How to Shoot Fireworks
Don’t you just love those bursts of brilliant color? And the “Oohs” and “Aahs” of the spectators at a fireworks display? Yet when you try to capture those moments on camera, the images come out shaky or blurred. Here are a few tips for capturing those fantastic fireworks.
Note: These tips are specifically for DSLR users. If you are using a compact camera or a smartphone, your camera probably has a setting for Fireworks. Use it!
1. Use a tripod and a shutter release.
It’s dark and the only light you see will be the brilliant color of the fireworks. You will be using a very slow shutter speed to capture those bursts, so you will need a tripod to hold the camera steady. Using a shutter release, either a cable or wireless remote, will also keep shake out of your photos.
2. Use a zoom lens.
Sometimes you want a panoramic view of the fireworks; other times, you want a close-up. A zoom lens will cover all bases.
3. Turn off image stabilization (IS).
You don’t need image stabilization, also called vibration reduction, because your camera is firmly supported by the tripod. Image stabilization is very useful when you are hand-holding the camera; it adjusts for camera shake. While some camera systems can detect that your camera is on a tripod, other systems can’t and may try to compensate unnecessarily.
4. Use Manual mode.
Set your camera to Manual mode, then use the following settings:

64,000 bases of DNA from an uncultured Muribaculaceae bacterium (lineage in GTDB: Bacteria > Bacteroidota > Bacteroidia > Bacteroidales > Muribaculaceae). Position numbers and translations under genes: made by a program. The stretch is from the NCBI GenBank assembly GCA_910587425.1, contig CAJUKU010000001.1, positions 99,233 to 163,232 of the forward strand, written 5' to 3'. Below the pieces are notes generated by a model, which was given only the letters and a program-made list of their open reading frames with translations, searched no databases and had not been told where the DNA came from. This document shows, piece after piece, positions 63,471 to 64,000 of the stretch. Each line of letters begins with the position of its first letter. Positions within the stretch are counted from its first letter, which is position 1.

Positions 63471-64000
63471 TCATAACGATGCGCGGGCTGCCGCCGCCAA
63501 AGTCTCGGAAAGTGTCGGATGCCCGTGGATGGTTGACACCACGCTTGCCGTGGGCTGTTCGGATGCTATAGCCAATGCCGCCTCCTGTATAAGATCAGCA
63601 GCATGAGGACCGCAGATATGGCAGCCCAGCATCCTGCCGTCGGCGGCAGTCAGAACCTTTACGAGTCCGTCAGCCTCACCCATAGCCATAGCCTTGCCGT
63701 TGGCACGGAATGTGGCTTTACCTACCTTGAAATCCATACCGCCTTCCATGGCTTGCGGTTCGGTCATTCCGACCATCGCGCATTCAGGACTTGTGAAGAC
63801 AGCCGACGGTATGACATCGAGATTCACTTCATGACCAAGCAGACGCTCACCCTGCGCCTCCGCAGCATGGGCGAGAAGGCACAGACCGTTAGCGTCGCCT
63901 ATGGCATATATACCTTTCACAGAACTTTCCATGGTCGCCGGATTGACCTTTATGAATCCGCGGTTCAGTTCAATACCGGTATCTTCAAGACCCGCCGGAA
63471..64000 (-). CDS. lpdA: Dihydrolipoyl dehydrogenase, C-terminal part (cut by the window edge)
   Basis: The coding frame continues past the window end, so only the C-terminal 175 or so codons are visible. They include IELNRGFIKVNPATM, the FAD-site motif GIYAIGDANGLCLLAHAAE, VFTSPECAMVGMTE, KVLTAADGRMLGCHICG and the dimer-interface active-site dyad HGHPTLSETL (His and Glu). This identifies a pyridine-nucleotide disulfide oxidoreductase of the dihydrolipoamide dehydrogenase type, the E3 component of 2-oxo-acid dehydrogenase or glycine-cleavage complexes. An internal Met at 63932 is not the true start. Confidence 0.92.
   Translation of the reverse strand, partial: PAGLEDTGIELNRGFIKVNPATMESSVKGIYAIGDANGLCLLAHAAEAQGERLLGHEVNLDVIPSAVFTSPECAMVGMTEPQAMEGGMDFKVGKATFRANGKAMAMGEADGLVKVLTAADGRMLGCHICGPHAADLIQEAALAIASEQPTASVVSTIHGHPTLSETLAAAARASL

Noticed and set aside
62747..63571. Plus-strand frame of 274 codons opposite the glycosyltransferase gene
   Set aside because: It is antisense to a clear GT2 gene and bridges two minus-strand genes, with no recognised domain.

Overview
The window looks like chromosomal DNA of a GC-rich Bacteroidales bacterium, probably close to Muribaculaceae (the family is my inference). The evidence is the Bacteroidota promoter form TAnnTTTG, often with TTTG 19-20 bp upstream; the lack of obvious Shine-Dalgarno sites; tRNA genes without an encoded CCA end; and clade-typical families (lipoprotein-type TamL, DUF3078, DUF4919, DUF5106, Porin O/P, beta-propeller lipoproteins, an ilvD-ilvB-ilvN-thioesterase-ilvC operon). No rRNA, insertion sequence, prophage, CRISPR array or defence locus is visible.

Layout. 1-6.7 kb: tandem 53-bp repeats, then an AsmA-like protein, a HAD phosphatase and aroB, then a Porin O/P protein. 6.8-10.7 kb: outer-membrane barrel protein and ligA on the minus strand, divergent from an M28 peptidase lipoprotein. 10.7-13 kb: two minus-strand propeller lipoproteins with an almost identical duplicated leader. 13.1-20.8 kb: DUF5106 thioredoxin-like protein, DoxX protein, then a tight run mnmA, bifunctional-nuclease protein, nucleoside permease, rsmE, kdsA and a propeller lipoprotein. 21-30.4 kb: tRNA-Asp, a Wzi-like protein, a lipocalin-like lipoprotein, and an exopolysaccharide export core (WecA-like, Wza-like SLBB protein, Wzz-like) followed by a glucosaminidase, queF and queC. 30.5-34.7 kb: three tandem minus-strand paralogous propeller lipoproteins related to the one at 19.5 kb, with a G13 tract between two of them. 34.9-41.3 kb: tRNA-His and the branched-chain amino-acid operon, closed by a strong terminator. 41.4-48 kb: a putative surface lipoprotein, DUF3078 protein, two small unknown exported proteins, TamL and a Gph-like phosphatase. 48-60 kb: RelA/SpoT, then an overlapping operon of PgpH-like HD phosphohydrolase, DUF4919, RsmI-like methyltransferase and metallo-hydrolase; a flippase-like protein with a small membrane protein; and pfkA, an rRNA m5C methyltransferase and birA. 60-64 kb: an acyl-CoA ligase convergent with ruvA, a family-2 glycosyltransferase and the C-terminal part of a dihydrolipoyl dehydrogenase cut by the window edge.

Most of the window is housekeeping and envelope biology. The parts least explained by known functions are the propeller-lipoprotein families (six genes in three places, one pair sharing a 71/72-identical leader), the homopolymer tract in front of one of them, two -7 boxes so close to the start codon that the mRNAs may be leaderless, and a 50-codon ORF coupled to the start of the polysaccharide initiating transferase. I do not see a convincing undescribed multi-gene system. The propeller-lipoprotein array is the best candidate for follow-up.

An aperture of f/11 will ensure that the entire burst is sharp and clear and foreground objects like buildings are also sharp.
Shutter speed: Bulb mode
Your camera probably has a very long shutter speed setting called Bulb. On my Canon T5i, I can set Bulb mode by changing to Manual mode and dialing the shutter speed past 30 seconds. In Bulb mode, you can tell the camera when to start and stop capturing an image. It’s great when you need to precisely time a capture.
Set the lowest ISO you can use to reduce noise in the photos. Because the camera is on a tripod, you can use an ISO of 100.
White balance: Tungsten
Try setting the white balance to Tungsten to capture those glaringly bright lights.
5. Use manual focus.
Shut of auto-focus and turn on manual focus. Focus on the first burst of fireworks and just leave the focus in that position.
6. Take the photo.
You can use your shutter release with Bulb mode to time the capture of fireworks bursts. Start the capture when the fireworks are ascending into the sky and stop the capture after the burst. Most displays will take between 3-6 seconds.
7. Capture multiple bursts.
What if you want to capture multiple bursts in one shot? Cut out a small square of black poster board. Start the capture at the beginning of the first burst, but do not stop it at the end. With the camera still recording, place the black square over the lens until the next burst. Then, remove the black square to record the second burst, too. Repeat until you have captured all the bursts you want, then stop recording.
8. Shoot in both landscape and portrait mode.
Switch it up for a different view of the fireworks bursts. Some of those bursts have long tails and others are like floral bouquets.
Enjoy those spectacular displays and capture some memories to take home with you!